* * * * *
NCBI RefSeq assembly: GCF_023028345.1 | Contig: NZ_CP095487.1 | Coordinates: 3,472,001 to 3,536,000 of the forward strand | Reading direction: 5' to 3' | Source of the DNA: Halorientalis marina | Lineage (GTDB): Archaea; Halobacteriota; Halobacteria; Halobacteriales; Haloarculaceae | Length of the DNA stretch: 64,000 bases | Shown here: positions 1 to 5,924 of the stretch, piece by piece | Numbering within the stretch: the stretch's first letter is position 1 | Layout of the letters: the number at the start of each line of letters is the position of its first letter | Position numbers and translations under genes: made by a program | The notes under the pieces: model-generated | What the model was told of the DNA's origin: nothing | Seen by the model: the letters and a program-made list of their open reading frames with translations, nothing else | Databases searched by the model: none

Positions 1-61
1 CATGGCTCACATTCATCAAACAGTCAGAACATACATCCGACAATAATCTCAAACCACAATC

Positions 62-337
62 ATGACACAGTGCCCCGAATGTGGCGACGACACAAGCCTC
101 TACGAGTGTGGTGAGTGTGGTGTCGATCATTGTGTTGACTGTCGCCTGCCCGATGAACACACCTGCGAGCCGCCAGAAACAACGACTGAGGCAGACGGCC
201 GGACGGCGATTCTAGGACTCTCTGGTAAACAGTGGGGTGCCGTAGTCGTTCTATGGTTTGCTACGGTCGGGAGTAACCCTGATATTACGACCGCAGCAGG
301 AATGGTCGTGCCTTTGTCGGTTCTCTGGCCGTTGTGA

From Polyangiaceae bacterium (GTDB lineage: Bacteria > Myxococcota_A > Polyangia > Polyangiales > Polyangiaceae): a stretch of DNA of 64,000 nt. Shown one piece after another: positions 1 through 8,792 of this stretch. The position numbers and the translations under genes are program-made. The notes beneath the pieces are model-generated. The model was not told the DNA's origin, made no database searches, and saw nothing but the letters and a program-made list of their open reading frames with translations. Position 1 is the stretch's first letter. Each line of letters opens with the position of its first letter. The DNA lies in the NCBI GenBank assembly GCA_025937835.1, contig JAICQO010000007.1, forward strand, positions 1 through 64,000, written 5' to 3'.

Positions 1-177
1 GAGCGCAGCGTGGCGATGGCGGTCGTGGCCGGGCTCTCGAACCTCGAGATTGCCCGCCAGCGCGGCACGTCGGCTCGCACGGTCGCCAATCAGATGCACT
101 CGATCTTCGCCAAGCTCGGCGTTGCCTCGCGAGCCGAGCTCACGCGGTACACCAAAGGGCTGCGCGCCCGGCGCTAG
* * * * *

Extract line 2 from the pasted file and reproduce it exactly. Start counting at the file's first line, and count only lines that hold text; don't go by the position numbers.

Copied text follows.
Positions 1-61